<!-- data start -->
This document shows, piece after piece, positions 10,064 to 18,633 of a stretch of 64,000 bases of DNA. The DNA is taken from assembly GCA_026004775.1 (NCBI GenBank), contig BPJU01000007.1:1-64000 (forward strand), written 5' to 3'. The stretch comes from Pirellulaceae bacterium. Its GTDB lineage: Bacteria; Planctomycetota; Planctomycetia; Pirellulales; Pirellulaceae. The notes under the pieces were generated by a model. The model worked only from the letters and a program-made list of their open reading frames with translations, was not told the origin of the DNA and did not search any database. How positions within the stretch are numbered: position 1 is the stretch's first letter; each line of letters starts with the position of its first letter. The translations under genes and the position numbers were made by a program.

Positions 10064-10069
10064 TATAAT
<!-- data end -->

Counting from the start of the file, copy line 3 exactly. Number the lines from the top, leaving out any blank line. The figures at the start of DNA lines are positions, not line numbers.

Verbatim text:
10064 TATAAT